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This past November marked the 10th anniversary of Sonic Youth’s farewell show, just after Kim Gordon and Thurston Moore announced their own split. Yet for those who still follow the band, it’s almost as if Sonic Youth never left the building. A steady stream of concert tapes and rarities comps has been released on Bandcamp; deluxe editions of Washing Machine and Sister are in the works; and Moore is at work on a memoir, Sonic Life, that will chronicle the band’s story up through their last album, The Eternal. And coming in March will be In/Out/In, a new compilation of rare instrumental jams from the 2000s.
The only thing missing, of course, is a reunion — which, according to guitarist Lee Ranaldo, is the one band project not in the pipeline. Ranaldo says the group has received “blank check offers” over the years from major festivals but says they’ve never been seriously considered (or that the offers themselves weren’t deemed serious enough). “We’re all living and breathing, so you never know what the future will bring,” he says. “But we have not entertained it at this point. It’s something that hangs out there and people are always asking about.”
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For outside observers, one factor could be Moore and Gordon’s divorce, but Ranaldo is upfront about his own hesitations. “I’ve maintained my friendship with everyone in the band to speak to everyone with some degree of regularity, but learning all those old songs doesn’t appeal to me that much,” he says. “The Sonic Youth way [for a reunion] would be to write new material, which would give us a reason to do anything — a whole set of new music as opposed to being a jukebox. And festivals aren’t the most rewarding thing to do except for your pocketbook.”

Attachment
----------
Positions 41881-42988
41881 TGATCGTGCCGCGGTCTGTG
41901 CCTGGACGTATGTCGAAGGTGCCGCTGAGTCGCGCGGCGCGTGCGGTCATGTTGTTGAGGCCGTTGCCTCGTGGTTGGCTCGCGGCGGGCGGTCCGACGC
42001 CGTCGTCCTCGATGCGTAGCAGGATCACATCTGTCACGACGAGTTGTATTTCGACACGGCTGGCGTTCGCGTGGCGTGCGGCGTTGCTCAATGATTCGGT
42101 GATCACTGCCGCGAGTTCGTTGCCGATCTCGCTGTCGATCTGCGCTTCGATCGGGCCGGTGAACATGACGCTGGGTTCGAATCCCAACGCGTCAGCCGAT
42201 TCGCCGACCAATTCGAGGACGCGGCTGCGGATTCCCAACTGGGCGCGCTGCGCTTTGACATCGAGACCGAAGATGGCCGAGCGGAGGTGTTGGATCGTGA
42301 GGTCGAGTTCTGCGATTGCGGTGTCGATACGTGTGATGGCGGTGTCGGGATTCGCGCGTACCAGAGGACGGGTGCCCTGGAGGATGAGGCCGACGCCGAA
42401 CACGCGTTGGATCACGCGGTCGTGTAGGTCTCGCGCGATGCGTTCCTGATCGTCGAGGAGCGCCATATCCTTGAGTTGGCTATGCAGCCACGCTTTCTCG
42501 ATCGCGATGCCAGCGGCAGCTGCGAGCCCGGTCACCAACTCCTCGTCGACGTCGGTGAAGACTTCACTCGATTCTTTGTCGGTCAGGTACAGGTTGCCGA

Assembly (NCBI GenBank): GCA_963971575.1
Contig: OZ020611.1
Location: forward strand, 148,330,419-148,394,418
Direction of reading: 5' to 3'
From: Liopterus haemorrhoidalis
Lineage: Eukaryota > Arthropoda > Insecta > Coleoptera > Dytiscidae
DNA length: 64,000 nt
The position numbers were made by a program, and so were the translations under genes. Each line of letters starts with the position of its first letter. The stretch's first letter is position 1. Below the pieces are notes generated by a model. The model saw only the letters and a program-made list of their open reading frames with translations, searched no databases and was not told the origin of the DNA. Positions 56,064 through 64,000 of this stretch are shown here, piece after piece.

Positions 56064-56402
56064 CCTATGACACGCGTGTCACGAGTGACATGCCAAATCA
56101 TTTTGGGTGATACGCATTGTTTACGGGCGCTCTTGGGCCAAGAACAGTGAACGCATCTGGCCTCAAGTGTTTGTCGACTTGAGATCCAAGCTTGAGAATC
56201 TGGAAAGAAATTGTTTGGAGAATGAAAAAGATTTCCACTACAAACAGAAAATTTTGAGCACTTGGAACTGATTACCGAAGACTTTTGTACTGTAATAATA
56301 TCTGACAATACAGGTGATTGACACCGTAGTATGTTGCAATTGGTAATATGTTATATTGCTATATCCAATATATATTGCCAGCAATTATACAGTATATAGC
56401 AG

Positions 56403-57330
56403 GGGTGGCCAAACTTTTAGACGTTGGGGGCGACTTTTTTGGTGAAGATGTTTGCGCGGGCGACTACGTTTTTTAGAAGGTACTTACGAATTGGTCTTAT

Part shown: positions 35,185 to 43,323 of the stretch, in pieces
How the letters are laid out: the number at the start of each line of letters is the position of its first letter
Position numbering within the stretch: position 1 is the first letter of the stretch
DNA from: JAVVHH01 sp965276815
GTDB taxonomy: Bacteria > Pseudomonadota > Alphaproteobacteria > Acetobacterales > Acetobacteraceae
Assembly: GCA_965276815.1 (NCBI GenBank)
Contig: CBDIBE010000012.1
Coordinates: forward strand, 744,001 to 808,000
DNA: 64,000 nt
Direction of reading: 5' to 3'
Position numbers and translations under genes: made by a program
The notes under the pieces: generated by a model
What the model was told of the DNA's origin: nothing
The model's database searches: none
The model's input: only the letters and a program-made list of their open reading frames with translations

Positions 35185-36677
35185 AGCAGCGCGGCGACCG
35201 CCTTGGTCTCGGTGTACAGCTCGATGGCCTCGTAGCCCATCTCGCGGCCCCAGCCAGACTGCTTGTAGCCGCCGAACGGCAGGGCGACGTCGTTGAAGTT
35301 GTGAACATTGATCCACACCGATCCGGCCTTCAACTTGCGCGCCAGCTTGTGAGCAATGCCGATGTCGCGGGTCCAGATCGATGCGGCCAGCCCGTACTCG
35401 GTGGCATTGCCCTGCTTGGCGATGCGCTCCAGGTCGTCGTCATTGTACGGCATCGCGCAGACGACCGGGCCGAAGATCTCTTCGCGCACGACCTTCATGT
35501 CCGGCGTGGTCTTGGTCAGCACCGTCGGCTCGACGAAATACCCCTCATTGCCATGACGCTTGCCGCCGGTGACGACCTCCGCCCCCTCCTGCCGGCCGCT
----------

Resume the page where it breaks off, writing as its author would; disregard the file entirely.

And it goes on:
“I don’t know where we would be if we hadn’t stopped,” he adds. “I go and see Wilco and they’re still on the road with all this gear. We were in that position at some point. But I guess my head is in a different space. I can’t imagine doing it that exact same way.”
At the very least, Sonic Youth is reconvened on the forthcoming In/Out/In, which collects instrumentals cut between 2000 and 2010, when the band was beginning work on albums like Murray Street and Rather Ripped. Sonic Youth had contributed two of its tracks to a limited-edition, 1,000-LP box set compilation of artists on the Three Lobed label. A few years ago, Three Lobed’s Cory Rayborn had the idea of asking Sonic Youth for more of their material for a standalone album to help the label celebrate its 20th anniversary. According to Ranaldo, the project’s initial point person, the four members, including drummer Steve Shelley, agreed: “This was a chance to put some different, non-vocals experimental stuff together as a little package and highlight the last decade of the band in an interesting way.”